(p. A23) Central Park in New York has two Columbus statues, one a 76-foot-tall whopper at, um, Columbus Circle. The park is a sort of mass market for historical markers -- 29 statues, along with multitudinous plaques, busts, carved panels and memorial groves. Most of them are accompanied by critics. A park official once told me the only noncontroversial statue on the premises was Balto, the hero sled dog.

Balto was famous for bringing critical diphtheria serum to the then almost unreachable town of Nome, Alaska, in the winter in 1925. He was a real celebrity in his time. But I am sorry to tell you that he actually has had detractors.

"It was almost more than I could bear when the 'newspaper dog' Balto received a statue for his 'glorious achievements,'" sniped sled driver Leonhard Seppala, whose team ran the longest stretch of the 674-mile Serum Run. Seppala felt very strongly that his lead dog, Togo, was the true hero of the day.

On your behalf I have been looking into this controversy, and I would say it's possible Togo's cheerleaders had a point.



For the full commentary, see:


Collins, Gail. "Dogs, Saints and Columbus Day." The New York Times (Sat., Oct. 7, 2017): A23.

(Note: the online version of the commentary has the date Oct. 6, 2017,)






November 12, 2017

Gig Workers Have More Control Over Retirement Savings




(p. 2D) "There's this myth that the Gig Economy equals Uber driver," said Diane Mulcahy, who recently wrote a book on the subject. "If you are not a full-time employee in a full-time job, you are part of the Gig Economy."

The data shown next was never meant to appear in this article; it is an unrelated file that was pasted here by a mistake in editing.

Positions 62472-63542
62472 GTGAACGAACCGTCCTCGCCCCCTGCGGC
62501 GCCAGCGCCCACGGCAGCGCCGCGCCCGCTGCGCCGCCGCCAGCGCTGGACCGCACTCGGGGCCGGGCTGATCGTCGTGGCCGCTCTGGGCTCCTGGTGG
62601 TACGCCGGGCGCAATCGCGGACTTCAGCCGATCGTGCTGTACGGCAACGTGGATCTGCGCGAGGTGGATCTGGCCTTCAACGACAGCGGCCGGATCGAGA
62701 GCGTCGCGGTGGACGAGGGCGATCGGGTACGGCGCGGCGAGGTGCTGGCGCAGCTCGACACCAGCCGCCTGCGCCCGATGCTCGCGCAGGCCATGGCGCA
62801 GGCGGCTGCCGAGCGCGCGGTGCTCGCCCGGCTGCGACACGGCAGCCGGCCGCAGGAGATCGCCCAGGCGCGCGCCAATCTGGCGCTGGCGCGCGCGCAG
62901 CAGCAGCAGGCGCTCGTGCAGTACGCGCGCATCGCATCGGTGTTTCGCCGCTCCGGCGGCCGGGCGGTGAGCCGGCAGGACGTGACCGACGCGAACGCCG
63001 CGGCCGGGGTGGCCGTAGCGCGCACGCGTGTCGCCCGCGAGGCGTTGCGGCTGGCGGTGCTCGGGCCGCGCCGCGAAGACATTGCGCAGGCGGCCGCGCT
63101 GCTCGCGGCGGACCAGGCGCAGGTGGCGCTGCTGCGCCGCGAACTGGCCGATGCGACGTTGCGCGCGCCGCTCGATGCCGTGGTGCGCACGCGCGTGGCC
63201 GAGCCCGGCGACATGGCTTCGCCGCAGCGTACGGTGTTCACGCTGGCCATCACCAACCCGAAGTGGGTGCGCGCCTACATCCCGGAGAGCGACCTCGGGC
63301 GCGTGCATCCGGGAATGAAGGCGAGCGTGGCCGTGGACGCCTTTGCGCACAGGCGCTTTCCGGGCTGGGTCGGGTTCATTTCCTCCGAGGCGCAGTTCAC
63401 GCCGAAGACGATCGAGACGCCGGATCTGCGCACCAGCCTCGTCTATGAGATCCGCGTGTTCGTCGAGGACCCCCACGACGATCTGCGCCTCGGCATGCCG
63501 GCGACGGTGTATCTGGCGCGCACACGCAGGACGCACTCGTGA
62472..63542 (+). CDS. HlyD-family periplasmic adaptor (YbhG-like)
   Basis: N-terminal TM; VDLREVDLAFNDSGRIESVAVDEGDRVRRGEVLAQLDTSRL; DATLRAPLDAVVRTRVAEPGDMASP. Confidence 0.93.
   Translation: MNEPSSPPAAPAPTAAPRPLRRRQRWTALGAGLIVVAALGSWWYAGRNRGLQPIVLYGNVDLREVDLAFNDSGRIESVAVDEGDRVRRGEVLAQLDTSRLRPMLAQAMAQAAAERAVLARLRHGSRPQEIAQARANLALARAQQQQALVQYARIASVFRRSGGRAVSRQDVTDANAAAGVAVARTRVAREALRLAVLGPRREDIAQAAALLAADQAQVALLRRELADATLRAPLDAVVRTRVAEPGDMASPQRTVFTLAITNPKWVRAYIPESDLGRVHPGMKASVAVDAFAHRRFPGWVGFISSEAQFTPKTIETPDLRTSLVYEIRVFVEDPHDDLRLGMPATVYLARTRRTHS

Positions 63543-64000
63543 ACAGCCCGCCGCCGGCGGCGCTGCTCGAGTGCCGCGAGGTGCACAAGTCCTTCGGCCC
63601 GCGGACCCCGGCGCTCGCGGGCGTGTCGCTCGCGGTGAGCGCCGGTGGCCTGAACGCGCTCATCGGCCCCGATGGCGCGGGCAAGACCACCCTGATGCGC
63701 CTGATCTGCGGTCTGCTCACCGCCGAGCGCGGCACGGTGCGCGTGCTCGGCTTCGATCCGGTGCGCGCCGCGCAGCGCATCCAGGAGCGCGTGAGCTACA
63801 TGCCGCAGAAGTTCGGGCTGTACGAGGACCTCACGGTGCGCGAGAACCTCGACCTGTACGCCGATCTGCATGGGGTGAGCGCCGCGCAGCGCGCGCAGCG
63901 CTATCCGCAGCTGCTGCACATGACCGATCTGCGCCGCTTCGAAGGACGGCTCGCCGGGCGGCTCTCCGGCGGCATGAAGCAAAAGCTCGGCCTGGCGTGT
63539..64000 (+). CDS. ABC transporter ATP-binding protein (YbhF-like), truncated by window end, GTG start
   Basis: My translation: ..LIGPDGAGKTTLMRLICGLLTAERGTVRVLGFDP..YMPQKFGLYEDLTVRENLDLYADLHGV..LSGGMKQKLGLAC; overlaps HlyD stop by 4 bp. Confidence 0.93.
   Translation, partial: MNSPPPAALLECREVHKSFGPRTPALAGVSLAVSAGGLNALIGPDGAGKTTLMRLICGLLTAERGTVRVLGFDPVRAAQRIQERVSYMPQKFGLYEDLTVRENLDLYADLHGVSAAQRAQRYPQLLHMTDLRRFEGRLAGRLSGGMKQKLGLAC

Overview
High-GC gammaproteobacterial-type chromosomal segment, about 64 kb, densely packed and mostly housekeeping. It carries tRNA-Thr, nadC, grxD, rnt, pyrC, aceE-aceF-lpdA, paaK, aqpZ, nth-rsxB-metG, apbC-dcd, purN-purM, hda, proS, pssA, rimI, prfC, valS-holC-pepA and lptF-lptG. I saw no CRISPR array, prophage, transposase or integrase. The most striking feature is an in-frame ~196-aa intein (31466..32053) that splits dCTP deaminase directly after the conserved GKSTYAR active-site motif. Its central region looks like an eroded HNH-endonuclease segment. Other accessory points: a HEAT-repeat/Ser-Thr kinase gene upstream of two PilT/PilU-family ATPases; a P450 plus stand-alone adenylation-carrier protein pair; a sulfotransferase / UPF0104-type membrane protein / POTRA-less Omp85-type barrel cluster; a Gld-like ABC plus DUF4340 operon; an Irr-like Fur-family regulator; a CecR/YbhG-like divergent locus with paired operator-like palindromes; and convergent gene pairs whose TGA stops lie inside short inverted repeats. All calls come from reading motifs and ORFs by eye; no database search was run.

While gig workers have been around as long as there have been handymen, tutors, writers and musicians, what's new about the Gig Economy is how quickly it has infiltrated white-collar professions and industries such as health care, finance, the law and technology, Mulcahy said. She is a private equity adviser for the Kauffman Foundation, which studies and supports entrepreneurship. As proof, she said, look at the growth of national online placement services like Toptal for tech and finance workers and Axiom for lawyers.


. . .


Managing volatile income can come down to ongoing business development and networking. Gig workers must make sure to keep business flowing through the development pipeline and writing contracts in a way that ensures ongoing cash flow, Mulcahy said.